PASADENA, Calif. — "Eliza is very brave for speaking up," director James Cameron said Saturday in response to Eliza Dushku's Facebook post alleging a sexual assault by Joel Kramer, a stunt coordinator on Cameron's 1994 film True Lies, when the actress was 12.

Cameron told reporters at the Television Critics Association's winter meetings, where he was promoting a project for AMC, that he'd only learned about Dushku's post a few hours earlier.

"It's just heartbreaking that it happened to her. I mean, I know the party. Not well — he hasn't worked for me since then. The fact [is] that this happened under our noses, and we didn't know about it," he said.
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"Directors are historically oblivious to the interpersonal things that are happening on their set," Cameron said. "Had I known about it, there would have been no mercy."

The director, who was at TCA to talk about documentary series AMC Visionaries: James Cameron's Story of Science Fiction, then called for an "avenue" for people who experience sexual harassment or abuse to be able to speak up and be heard, noting that the issue wasn't limited to the entertainment industry.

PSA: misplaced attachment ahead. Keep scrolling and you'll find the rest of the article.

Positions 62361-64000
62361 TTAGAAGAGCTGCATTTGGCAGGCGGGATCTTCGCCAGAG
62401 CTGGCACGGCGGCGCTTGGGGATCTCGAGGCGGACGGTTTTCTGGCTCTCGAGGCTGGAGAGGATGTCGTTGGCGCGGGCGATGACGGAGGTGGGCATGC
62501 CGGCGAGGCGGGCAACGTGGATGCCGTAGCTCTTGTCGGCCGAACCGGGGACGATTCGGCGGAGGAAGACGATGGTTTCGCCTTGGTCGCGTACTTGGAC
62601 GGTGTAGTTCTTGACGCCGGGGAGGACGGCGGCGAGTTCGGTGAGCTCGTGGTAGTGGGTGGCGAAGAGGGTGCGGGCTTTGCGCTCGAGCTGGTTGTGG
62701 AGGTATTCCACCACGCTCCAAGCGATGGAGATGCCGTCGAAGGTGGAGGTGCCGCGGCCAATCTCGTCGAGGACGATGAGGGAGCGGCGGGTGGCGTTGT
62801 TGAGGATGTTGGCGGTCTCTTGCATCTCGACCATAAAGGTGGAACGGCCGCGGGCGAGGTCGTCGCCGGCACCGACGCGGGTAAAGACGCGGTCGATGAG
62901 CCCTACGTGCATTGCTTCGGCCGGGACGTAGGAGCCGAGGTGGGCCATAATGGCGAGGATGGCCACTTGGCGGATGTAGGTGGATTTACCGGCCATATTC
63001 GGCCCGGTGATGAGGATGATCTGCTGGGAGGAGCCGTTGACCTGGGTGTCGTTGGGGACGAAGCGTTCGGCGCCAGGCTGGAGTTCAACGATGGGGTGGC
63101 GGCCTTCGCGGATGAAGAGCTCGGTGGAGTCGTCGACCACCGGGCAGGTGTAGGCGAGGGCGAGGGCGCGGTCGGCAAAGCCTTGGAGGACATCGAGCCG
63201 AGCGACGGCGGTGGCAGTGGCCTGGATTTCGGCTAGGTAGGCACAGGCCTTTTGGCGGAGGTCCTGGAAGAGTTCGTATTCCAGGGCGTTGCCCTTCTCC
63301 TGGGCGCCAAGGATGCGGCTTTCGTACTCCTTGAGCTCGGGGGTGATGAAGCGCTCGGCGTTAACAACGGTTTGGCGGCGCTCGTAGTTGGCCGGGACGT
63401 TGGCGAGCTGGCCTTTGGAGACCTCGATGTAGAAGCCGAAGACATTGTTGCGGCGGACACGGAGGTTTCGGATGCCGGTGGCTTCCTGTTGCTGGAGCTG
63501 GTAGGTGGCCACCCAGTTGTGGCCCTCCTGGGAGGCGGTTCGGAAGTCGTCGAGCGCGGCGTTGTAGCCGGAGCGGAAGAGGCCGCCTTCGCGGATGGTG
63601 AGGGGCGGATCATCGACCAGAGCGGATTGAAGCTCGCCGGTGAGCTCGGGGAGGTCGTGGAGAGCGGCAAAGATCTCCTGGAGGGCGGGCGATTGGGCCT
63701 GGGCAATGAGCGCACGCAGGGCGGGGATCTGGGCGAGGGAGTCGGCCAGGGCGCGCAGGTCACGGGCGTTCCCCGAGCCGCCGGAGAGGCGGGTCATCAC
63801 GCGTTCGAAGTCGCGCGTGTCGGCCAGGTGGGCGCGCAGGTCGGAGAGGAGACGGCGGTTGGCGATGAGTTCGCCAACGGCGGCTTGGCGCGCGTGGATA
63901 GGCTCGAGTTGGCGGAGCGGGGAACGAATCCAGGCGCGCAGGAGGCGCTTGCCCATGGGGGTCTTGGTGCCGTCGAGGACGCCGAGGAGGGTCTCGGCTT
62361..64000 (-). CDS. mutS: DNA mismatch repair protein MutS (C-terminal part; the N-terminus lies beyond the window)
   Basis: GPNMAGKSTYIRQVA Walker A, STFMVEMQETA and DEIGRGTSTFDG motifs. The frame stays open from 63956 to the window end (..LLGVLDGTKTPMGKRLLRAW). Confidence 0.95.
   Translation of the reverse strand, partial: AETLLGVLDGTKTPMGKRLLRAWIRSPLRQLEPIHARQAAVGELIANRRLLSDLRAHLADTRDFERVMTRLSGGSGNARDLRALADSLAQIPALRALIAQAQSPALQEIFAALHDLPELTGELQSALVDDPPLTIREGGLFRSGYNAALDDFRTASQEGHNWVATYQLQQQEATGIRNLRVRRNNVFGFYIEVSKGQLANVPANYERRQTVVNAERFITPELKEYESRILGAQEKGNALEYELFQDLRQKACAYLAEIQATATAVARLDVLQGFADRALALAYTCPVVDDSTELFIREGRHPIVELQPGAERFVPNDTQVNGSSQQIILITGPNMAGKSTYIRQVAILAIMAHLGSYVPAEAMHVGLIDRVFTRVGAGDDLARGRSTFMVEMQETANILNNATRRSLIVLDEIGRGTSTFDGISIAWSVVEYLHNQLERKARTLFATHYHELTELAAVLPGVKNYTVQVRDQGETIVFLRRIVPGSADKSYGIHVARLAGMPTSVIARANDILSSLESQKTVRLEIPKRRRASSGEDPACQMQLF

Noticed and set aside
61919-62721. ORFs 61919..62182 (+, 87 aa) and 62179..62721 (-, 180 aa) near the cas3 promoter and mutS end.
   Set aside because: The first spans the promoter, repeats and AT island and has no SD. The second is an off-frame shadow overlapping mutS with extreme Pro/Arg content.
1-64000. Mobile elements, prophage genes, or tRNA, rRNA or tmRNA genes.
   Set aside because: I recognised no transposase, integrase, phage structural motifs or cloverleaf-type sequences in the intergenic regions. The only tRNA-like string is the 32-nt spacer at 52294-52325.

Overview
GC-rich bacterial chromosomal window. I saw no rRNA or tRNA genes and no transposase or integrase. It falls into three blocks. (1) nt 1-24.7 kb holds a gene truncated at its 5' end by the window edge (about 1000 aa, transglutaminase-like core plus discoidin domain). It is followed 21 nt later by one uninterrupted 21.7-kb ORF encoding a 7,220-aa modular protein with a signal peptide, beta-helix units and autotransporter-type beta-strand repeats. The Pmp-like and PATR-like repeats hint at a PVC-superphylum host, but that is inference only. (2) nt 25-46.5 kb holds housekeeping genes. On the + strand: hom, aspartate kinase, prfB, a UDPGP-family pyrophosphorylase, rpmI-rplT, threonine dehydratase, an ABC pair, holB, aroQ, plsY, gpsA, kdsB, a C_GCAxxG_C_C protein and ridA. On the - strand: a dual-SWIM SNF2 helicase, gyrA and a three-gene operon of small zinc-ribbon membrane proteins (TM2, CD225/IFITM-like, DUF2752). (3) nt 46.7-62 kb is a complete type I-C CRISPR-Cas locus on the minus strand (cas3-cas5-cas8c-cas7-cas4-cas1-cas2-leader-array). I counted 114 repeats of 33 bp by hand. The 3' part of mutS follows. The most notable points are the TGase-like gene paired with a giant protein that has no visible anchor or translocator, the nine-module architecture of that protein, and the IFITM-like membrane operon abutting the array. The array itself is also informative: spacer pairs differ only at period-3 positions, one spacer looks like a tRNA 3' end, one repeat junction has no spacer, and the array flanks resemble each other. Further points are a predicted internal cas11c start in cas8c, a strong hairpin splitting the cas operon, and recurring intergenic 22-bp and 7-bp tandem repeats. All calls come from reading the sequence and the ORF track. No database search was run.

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"I don't think this is [just] a Hollywood problem. I think Hollywood is in a unique position of actually shining a spotlight on it," he said.

Dushku (Buffy the Vampire Slayer, Dollhouse) played the daughter of Arnold Schwarzenegger and Jamie Lee Curtis' characters in True Lies. She described being lured to a Miami hotel room by Kramer and then molested. She also said that not long after an adult friend of hers confronted him about it, the young actress was injured on the set of the film, sustaining broken ribs.

"To be clear, over the course of those months rehearsing and filming True Lies, it was Joel Kramer who was responsible for my safety on a film that at the time broke new ground for action films. On a daily basis he rigged wires and harnesses on my 12-year-old body. My life was literally in his hands: he hung me in the open air, from a tower crane, atop an office tower, 25+ stories high. Whereas he was supposed to be my protector, he was my abuser," she wrote.